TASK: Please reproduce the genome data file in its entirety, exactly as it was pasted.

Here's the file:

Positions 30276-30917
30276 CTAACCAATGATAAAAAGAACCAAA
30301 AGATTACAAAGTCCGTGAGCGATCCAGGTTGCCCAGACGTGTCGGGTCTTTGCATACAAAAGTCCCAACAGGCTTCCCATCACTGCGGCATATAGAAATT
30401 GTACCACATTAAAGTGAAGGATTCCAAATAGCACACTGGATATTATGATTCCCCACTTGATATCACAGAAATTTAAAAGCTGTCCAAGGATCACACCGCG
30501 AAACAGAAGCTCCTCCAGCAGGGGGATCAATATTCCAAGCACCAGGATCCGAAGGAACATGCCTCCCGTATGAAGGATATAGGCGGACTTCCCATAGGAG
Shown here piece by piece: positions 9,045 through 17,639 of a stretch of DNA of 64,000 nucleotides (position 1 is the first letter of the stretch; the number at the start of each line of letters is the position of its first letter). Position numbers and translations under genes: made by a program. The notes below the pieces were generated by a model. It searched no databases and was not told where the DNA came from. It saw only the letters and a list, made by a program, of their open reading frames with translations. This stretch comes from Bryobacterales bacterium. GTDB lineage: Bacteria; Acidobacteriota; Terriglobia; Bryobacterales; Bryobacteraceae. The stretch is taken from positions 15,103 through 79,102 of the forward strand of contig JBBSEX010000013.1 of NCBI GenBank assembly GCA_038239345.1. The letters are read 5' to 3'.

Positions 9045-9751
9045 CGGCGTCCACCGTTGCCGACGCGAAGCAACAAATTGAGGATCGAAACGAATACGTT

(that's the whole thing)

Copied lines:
Positions 30276-30917
30276 CTAACCAATGATAAAAAGAACCAAA
30301 AGATTACAAAGTCCGTGAGCGATCCAGGTTGCCCAGACGTGTCGGGTCTTTGCATACAAAAGTCCCAACAGGCTTCCCATCACTGCGGCATATAGAAATT
30401 GTACCACATTAAAGTGAAGGATTCCAAATAGCACACTGGATATTATGATTCCCCACTTGATATCACAGAAATTTAAAAGCTGTCCAAGGATCACACCGCG
30501 AAACAGAAGCTCCTCCAGCAGGGGGATCAATATTCCAAGCACCAGGATCCGAAGGAACATGCCTCCCGTATGAAGGATATAGGCGGACTTCCCATAGGAG
Shown here piece by piece: positions 9,045 through 17,639 of a stretch of DNA of 64,000 nucleotides (position 1 is the first letter of the stretch; the number at the start of each line of letters is the position of its first letter). Position numbers and translations under genes: made by a program. The notes below the pieces were generated by a model. It searched no databases and was not told where the DNA came from. It saw only the letters and a list, made by a program, of their open reading frames with translations. This stretch comes from Bryobacterales bacterium. GTDB lineage: Bacteria; Acidobacteriota; Terriglobia; Bryobacterales; Bryobacteraceae. The stretch is taken from positions 15,103 through 79,102 of the forward strand of contig JBBSEX010000013.1 of NCBI GenBank assembly GCA_038239345.1. The letters are read 5' to 3'.

Positions 9045-9751
9045 CGGCGTCCACCGTTGCCGACGCGAAGCAACAAATTGAGGATCGAAACGAATACGTT